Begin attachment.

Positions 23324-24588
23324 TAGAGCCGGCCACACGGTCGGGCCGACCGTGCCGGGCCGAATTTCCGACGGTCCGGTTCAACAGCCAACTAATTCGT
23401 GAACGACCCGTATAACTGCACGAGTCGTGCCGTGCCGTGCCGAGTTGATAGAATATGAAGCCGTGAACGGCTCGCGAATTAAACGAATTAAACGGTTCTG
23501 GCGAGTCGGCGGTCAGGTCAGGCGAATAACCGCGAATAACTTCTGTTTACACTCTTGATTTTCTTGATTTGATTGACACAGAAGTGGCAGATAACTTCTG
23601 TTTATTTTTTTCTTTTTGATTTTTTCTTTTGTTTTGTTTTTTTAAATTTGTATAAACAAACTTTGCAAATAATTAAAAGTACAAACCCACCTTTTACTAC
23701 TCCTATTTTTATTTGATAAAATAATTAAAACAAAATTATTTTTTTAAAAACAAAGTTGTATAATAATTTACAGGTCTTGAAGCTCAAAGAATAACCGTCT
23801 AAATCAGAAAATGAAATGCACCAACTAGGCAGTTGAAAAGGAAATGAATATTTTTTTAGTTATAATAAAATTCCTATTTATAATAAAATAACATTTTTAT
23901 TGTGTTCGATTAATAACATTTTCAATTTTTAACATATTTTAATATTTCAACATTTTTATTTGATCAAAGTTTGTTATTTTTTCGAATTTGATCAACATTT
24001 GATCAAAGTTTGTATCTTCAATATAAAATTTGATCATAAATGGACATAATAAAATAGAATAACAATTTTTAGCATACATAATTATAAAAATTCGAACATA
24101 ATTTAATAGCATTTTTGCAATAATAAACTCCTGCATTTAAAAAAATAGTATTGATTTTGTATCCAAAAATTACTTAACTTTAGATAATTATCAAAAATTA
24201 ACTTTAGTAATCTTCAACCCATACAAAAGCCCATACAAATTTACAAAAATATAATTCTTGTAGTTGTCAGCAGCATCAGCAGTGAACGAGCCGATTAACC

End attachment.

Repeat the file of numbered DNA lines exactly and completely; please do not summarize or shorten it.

Positions 23324-24588
23324 TAGAGCCGGCCACACGGTCGGGCCGACCGTGCCGGGCCGAATTTCCGACGGTCCGGTTCAACAGCCAACTAATTCGT
23401 GAACGACCCGTATAACTGCACGAGTCGTGCCGTGCCGTGCCGAGTTGATAGAATATGAAGCCGTGAACGGCTCGCGAATTAAACGAATTAAACGGTTCTG
23501 GCGAGTCGGCGGTCAGGTCAGGCGAATAACCGCGAATAACTTCTGTTTACACTCTTGATTTTCTTGATTTGATTGACACAGAAGTGGCAGATAACTTCTG
23601 TTTATTTTTTTCTTTTTGATTTTTTCTTTTGTTTTGTTTTTTTAAATTTGTATAAACAAACTTTGCAAATAATTAAAAGTACAAACCCACCTTTTACTAC
23701 TCCTATTTTTATTTGATAAAATAATTAAAACAAAATTATTTTTTTAAAAACAAAGTTGTATAATAATTTACAGGTCTTGAAGCTCAAAGAATAACCGTCT
23801 AAATCAGAAAATGAAATGCACCAACTAGGCAGTTGAAAAGGAAATGAATATTTTTTTAGTTATAATAAAATTCCTATTTATAATAAAATAACATTTTTAT
23901 TGTGTTCGATTAATAACATTTTCAATTTTTAACATATTTTAATATTTCAACATTTTTATTTGATCAAAGTTTGTTATTTTTTCGAATTTGATCAACATTT
24001 GATCAAAGTTTGTATCTTCAATATAAAATTTGATCATAAATGGACATAATAAAATAGAATAACAATTTTTAGCATACATAATTATAAAAATTCGAACATA
24101 ATTTAATAGCATTTTTGCAATAATAAACTCCTGCATTTAAAAAAATAGTATTGATTTTGTATCCAAAAATTACTTAACTTTAGATAATTATCAAAAATTA
24201 ACTTTAGTAATCTTCAACCCATACAAAAGCCCATACAAATTTACAAAAATATAATTCTTGTAGTTGTCAGCAGCATCAGCAGTGAACGAGCCGATTAACC